Good news for clean energy in Texas!
The Electric Reliability Council of Texas (ERCOT), Texas’ power grid operator, presented a report to its Board of Directors this week confirming what we already knew: demand response is a worthwhile investment that strengthens Texas' power grid.
Demand response is an innovative tool used by utilities to reward people who use less electricity during times of peak, or high, energy demand. In effect, demand response relies on people, not power plants, to meet the demand for energy. And on January 6th when the Polar Vortex hit Texas, it did just that. Read More
This commentary originally appeared on our Texas Clean Air Matters blog.
As we begin a new year, the outlook for 2014 looks bright. But as the Polar Vortex has descended upon the U.S. over the last few days, we have been reminded of the past, specifically the winter of 2011 when Texas’ electricity grid stuttered under the extreme cold.
Monday, as a record-breaking cold snap whisked over the U.S., the Electric Reliability Council of Texas (ERCOT), the state’s grid operator, warned of possible blackouts, just as they did in 2011. We were lucky this time, but in February of 2011 we were not, and blackouts occurred throughout the state.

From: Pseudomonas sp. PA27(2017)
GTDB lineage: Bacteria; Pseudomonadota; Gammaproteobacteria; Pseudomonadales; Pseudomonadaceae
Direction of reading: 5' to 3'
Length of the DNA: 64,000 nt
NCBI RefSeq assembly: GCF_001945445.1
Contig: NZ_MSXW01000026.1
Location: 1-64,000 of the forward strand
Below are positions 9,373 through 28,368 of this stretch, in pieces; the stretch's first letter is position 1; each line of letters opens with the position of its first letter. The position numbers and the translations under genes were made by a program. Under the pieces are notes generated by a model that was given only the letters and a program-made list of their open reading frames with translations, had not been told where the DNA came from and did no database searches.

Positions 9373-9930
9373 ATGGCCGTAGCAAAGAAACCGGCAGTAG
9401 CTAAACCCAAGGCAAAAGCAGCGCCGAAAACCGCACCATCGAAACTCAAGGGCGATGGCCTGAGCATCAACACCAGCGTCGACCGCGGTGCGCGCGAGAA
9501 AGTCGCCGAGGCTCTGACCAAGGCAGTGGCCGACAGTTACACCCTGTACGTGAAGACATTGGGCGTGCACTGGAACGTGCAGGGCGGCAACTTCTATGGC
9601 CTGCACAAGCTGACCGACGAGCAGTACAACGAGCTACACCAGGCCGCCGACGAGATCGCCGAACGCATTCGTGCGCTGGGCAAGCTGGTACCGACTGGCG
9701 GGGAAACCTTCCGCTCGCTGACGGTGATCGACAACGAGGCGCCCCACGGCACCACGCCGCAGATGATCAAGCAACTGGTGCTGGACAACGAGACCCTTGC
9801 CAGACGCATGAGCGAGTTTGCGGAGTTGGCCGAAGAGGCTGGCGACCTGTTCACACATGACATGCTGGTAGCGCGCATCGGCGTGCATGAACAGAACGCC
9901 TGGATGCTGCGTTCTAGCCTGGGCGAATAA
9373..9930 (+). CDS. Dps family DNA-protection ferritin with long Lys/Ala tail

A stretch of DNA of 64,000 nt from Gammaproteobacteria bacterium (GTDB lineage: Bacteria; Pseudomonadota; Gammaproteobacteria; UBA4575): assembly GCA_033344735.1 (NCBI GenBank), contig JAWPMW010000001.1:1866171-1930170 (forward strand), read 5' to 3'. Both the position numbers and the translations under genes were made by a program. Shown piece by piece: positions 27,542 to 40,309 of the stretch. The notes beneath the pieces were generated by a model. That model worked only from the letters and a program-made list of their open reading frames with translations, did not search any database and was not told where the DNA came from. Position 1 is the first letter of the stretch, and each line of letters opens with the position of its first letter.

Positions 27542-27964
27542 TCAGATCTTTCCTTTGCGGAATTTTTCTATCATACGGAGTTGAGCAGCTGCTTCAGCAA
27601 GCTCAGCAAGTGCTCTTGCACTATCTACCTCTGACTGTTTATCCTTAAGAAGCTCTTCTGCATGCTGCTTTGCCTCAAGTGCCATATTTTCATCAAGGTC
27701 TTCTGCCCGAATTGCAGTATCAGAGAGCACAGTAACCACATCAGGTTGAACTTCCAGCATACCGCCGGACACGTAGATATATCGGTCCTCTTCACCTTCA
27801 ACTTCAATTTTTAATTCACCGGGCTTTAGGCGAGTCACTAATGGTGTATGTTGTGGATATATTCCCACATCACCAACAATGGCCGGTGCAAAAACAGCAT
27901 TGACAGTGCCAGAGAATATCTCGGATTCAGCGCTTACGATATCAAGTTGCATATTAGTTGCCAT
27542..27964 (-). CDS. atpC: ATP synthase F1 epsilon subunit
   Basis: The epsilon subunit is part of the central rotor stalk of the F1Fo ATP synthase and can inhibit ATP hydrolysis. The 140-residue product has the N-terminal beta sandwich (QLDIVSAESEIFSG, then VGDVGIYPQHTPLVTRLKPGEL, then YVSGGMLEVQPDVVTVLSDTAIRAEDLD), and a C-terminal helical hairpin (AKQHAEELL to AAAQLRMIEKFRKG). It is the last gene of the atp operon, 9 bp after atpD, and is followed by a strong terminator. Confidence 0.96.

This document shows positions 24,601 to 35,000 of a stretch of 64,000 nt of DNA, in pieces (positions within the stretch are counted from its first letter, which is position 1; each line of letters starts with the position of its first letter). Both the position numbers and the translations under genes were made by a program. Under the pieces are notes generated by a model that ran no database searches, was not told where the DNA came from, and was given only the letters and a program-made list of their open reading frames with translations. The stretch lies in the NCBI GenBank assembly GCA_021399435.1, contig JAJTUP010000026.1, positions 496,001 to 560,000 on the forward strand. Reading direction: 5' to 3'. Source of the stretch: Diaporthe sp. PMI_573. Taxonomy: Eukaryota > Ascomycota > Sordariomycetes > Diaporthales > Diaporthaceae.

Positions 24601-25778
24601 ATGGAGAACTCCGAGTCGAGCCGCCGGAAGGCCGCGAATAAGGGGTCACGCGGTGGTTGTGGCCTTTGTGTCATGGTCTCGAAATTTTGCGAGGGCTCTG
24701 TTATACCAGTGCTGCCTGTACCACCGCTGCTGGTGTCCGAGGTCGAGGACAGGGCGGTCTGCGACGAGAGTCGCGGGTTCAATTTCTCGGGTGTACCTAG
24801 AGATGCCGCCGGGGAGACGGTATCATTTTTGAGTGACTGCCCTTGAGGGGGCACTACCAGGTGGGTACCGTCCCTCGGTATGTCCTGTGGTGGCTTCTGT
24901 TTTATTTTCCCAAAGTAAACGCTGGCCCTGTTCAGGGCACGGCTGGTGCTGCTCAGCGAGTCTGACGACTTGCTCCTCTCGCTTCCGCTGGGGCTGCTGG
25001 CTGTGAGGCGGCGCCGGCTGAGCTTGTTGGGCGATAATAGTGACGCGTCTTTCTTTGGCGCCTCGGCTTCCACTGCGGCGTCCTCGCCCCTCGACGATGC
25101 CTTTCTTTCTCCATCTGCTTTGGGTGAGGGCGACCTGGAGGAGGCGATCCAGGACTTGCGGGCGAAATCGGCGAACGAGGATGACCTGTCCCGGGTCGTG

ERCOT’s warning meant that the grid's power reserves “dropped below a comfortable threshold,” and the "system was just one step away from rolling blackouts” as the need for energy outpaced supply. As these blackout threats loomed, two power plants succumbed to the cold and went down. The loss in capacity amounted to about 3700 megawatts (MW), with 1800 MW lost due to the cold. According to Dan Woodfin, ERCOT’s Director of System Operations, “if we had lost another unit it would have put us into an Energy Emergency Alert Three” – the stage that prompts rolling blackouts. This is unnecessary and unacceptable. Read More